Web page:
\ ˈshāk How to pronounce shake (audio) \
shook\ ˈshu̇k How to pronounce shook (audio) \; shaken\ ˈshā-​kən How to pronounce shaken (audio) \; shaking

Definition of shake

 (Entry 1 of 2)

intransitive verb

1 : to move irregularly to and fro
2 : to vibrate especially as the result of a blow or shock
3 : to tremble as a result of physical or emotional disturbance shook with fear
4 : to experience a state of instability : totter
5 : to briskly move something to and fro or up and down especially in order to mix
6 : to clasp hands

transitive verb

1 : to brandish, wave, or flourish often in a threatening manner protesters shaking their fists
2 : to cause to move to and fro, up and down, or from side to side especially in a repetitive, rhythmic, or quick jerky manner shook his head in disapproval
3 : to cause to quake, quiver, or tremble
4a : to free oneself from shake a habit shake off a cold
b : to get away from : get rid of can you shake your friend? I want to talk to you alone— Elmer Davis
5 : to lessen the stability of : weaken shake one's faith
6 : to bring to a specified condition by or as if by repeated quick jerky movements shook himself loose from the man's grasp
7 : to dislodge or eject by quick jerky movements of the support or container shook the dust from the cloth
8 : to clasp (hands) in greeting or farewell or as a sign of goodwill or agreement
9 : to stir the feelings of : upset, agitate shook her up
shake a leg
1 : dance
2 : to hurry up
shake a stick at
: to form a conception of (as by counting or imagining) : conceive usually used in the phrase more than one can shake a stick at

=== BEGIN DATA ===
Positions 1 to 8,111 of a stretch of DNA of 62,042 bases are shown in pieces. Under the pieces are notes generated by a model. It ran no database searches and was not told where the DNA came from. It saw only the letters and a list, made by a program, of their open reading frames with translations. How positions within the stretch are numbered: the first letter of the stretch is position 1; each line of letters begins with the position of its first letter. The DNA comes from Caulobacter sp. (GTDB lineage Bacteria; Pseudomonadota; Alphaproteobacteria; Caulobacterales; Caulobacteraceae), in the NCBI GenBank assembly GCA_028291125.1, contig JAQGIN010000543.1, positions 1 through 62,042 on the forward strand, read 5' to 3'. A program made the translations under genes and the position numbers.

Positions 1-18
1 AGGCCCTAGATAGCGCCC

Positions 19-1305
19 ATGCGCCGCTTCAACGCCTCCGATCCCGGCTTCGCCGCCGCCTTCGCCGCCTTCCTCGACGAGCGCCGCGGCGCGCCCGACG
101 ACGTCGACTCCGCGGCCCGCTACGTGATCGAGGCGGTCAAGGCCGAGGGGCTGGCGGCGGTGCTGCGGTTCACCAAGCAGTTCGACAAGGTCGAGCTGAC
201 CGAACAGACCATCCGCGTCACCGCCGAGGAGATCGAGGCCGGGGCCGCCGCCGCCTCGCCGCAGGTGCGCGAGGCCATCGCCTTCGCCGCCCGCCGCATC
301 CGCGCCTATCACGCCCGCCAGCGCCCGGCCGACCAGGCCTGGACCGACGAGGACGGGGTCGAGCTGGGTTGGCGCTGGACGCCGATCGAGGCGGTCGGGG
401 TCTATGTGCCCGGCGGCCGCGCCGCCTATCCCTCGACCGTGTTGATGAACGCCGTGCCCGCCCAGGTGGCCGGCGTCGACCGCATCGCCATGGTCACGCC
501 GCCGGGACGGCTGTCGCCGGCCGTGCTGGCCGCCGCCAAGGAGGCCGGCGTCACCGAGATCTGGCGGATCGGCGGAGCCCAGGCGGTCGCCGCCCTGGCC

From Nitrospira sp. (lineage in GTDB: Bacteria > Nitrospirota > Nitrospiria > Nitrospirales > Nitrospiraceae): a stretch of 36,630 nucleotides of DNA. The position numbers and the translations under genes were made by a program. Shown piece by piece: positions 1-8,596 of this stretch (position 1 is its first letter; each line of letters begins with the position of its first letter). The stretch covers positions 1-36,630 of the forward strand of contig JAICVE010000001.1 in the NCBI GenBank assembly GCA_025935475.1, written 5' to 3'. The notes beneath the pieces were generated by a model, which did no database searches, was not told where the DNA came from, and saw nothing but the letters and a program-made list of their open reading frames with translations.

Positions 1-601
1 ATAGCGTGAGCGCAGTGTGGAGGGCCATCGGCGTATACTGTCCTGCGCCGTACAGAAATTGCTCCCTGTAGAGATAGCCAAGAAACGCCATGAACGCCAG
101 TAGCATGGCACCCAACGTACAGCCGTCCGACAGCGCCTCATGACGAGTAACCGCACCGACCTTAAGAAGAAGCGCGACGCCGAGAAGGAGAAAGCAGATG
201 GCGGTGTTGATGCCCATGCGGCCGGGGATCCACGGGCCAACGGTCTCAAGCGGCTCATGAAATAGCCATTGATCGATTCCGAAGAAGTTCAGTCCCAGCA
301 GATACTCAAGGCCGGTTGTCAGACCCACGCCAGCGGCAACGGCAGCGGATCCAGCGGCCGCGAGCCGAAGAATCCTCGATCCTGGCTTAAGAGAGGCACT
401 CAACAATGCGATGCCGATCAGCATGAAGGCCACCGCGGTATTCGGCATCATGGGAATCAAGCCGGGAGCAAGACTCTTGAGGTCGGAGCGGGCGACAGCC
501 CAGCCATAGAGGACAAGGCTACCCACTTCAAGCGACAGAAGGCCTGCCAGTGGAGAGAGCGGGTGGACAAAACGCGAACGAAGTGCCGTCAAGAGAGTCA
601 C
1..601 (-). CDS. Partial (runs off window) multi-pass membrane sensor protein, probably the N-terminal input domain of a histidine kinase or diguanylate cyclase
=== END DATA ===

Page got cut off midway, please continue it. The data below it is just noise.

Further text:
Definition of shake (Entry 2 of 2)

1 : an act of shaking: such as
a : an act of shaking hands
b : an act of shaking oneself
2a : a blow or shock that upsets the equilibrium or disturbs the balance of something
3 shakes plural
a : a condition of trembling or nervousness specifically : delirium tremens
4 : something produced by shaking: such as
a : a fissure separating annual rings of growth in timber
b(1) : milkshake
(2) : a beverage resembling a milkshake a protein shake
5 : a wavering, quivering, or alternating motion caused by a blow or shock
6 : trill
7 : a very brief period of time I'll be there in two shakes
8 shakes plural : one that is exceptional especially in importance, ability, or merit usually used in the phrase no great shakes
9 : a shingle split from a piece of log usually three or four feet (about one meter) long
10 : deal entry 2 sense 3 a fair shake

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Other Words from shake


shakable or shakeable \ ˈshā-​kə-​bəl How to pronounce shakeable (audio) \ adjective

Choose the Right Synonym for shake


shake, agitate, rock, convulse mean to move up and down or to and fro with some violence. shake often carries a further implication of a particular purpose. shake well before using agitate suggests a violent and prolonged tossing or stirring. an ocean agitated by storms rock suggests a swinging or swaying motion resulting from violent impact or upheaval. the whole city was rocked by the explosion convulse suggests a violent pulling or wrenching as of a body in a paroxysm. spectators were convulsed with laughter

Examples of shake in a Sentence

Verb The ground shook during the earthquake. The house shook as the train rumbled by. The earthquake shook the ground. Shake the salad dressing well before using it. I was so nervous that I was shaking like a leaf. The fugitive couldn't shake the police. It's hard to shake the feeling that I'm forgetting something. The news did nothing to shake my belief that things will be okay. Nothing could shake his faith in God. Noun He responded to the question with a shake of his head. Give the dice a shake. He drank too much coffee and got a bad case of the shakes.